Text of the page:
Catholic School Teacher Resume Sample by mplett

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									                                         JESSE KENDALL
         123 Elm Street • Miami, FL 33183 • Home: (305) 555-5555 • E-Mail: jkendall@notmail.com


                            SUPERIOR CATHOLIC SCHOOL EDUCATION
Dynamic, resourceful teaching professional with a genuine interest in students’ cognitive and social growth.
Combine strong passion for math and science to motivate and inspire children, creating a fun and challenging
learning environment. Self-driven leader with excellent communication and interpersonal skills, effectively
collaborate with parents and all levels of staff members, and foster quality relationships with students.
Proficient in all subjects and possess intermediate understanding of Spanish. Demonstrated strengths include:

  Creative Lesson Planning            Student Evaluation and Needs Assessment              Special Education
  Program Development                 SmartBoard and Promethean Board                      Curriculum Design
  Discipline Techniques               Training and Development                             Public Relations
  Classroom Management                Student Centered Learning                            Conflict Resolution

 ―――――――――――――― PROFESSIONAL EXPERIENCE ――――――――――――――

Teacher, Grades 5 to 8, Our Lady of XYZ School – Miami, FL                                        20xx – Present
      Teach mathematics from grades five to eight, prepare eighth grade for the NYS mathematics
       assessment, and teach fifth through sixth grade health classes as well as sixth grade reading and religion.

Teacher, Grades Pre-K to 8, Holy XYZ School – Miami, FL                                           20xx – 20xx
Taught all grade levels and developed the new technology curriculum. Designed program to improve student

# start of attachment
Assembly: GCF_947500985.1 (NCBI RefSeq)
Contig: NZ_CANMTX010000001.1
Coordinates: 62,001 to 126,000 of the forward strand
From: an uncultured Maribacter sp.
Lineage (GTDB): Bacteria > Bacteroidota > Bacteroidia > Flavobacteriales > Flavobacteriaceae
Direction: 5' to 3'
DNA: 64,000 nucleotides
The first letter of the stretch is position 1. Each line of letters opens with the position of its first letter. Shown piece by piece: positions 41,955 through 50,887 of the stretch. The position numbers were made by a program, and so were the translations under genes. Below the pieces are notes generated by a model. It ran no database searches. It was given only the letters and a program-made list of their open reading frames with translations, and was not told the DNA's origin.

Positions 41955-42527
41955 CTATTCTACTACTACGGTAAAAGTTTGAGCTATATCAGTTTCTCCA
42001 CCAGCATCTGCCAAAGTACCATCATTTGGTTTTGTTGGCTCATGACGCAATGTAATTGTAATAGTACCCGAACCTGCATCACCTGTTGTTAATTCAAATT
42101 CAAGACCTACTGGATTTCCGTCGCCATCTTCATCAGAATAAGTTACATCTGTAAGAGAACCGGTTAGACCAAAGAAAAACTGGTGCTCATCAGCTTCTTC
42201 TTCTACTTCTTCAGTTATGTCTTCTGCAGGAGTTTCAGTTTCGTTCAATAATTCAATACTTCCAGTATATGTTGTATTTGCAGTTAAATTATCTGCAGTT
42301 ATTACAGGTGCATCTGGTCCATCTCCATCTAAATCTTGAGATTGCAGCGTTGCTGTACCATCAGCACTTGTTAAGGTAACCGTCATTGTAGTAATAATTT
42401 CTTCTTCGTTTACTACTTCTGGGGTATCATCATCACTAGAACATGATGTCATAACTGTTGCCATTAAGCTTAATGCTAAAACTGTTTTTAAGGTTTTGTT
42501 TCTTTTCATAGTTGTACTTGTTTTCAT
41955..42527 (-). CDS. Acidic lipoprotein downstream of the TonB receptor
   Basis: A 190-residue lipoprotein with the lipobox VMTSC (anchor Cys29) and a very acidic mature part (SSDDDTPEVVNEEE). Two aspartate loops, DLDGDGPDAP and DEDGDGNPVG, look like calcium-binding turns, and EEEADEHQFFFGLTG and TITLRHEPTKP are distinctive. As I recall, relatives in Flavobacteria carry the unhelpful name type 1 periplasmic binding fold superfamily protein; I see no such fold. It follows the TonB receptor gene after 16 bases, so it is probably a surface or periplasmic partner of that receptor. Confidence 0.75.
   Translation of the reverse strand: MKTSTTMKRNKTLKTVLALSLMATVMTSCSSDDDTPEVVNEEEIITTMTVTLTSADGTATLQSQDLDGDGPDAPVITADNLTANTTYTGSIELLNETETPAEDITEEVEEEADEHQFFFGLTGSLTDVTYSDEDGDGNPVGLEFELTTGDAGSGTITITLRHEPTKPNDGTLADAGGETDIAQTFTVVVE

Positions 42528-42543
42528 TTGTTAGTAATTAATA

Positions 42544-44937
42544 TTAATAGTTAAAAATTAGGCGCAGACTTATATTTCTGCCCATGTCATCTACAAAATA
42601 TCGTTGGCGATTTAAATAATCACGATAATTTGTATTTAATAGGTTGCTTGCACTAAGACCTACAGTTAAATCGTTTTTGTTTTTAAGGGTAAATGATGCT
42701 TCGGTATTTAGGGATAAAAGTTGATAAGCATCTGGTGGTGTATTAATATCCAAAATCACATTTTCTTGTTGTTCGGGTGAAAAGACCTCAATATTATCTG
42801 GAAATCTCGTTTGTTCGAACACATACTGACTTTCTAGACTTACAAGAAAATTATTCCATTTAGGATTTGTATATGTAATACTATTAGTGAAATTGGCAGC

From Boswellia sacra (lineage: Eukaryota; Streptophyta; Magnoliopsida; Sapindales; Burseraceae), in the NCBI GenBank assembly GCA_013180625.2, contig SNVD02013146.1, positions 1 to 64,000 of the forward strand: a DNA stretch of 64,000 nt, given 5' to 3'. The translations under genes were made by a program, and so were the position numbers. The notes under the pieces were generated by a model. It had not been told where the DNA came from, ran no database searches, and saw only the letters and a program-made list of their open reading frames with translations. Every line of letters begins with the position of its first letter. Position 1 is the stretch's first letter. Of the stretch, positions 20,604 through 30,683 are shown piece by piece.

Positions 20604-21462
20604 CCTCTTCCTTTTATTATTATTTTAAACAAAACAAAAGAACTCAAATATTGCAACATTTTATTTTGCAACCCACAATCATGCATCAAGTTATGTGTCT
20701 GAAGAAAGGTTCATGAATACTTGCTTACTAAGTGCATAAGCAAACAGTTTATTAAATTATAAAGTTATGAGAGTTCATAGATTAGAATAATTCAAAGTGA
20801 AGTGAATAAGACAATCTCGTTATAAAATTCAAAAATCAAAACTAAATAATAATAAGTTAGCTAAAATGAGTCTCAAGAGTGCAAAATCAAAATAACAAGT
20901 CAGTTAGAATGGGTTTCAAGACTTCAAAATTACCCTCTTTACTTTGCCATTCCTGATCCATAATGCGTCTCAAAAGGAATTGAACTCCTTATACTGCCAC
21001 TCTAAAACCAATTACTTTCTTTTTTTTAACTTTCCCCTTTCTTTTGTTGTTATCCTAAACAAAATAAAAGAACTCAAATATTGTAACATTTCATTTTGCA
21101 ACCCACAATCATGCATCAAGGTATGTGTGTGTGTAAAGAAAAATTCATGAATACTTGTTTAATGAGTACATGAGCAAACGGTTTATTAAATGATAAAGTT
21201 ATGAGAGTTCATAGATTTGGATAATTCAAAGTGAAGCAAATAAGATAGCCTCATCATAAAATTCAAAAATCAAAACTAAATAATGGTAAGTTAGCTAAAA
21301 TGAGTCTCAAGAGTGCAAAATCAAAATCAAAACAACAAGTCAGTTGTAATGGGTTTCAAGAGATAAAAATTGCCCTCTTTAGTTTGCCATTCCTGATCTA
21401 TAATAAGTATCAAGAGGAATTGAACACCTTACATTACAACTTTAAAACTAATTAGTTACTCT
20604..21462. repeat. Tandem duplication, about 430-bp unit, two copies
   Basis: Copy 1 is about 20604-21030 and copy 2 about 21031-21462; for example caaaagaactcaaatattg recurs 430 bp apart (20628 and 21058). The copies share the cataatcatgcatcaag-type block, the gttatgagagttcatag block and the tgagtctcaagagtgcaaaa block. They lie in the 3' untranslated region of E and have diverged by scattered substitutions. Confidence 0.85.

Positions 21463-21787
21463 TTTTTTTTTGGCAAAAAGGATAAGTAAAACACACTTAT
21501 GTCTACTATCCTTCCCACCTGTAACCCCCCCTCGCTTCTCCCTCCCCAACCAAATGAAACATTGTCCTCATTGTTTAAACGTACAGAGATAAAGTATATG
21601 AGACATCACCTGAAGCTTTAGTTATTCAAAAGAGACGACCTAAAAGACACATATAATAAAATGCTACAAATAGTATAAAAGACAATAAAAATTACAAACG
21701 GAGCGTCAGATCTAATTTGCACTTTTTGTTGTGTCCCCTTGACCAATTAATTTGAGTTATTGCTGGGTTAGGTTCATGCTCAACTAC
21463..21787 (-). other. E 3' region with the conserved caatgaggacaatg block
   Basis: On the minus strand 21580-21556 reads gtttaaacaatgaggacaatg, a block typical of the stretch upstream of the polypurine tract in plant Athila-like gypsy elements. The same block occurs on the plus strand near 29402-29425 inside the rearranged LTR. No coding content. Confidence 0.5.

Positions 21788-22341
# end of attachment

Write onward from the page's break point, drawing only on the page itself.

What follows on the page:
learning and achievement through available computers, optical data, CDs, tapes, videos, and Internet access.
Used technology to provide and support a challenging curriculum through collaborative, problem solving,
problem-based learning, critical thinking, and project-based learning.
      Allowed students to communicate more efficiently; further developed and used technological skills in
       education, i.e. using MS Word, Publisher, and Access.

   ―――――――――――――― ADDITIONAL EXPERIENCE ――――――――――――――

Summer Camp Counselor, West Hills Day Camp, Nursery Division – Miami, FL                          20xx – 20xx
      Provided planning and facilitating of sport, nature, and craft activities for a group of four-year old boys.

Teacher, St. Dominic’s Religious Education Program – Miami, FL                                    20xx – 20xx


 ―――――――――― EDUCATION & PROFESSIONAL DEVELOPMENT ――――――――――
                Master’s Degree Program, Adolescent Education (Anticipated April 2010)
                               Math and Earth Science Extension Grades 7-12
                          St. John’s University School of Education – Miami, FL
                   Bachelor of Arts, Child Study (Concentration: Speech Communication)
                              Dean’s List; GPA: 3.8 – Graduated with Honors
                                      St. Joseph’s College – Miami, FL
             Passed Testing: LAST, ATS-W, CST Multi-Subject, CST Students with Disabilities
                                            Initial Certification
                      Early Childhood, Birth-Grade 2; Childhood Education, Grades 1-6
                           Students with Disabilities Birth-Grade 2 and Grades 1-6
Creating a Compelling Cover Letter
A powerfully written cover letter is necessary to land most interviews and ensure job search success. When an
advertised position creates a pile of 100+ resumes, it becomes the responsibility of the hiring personnel to
shortlist the applications. Resumes without cover letters are usually the first to go, followed by the ones with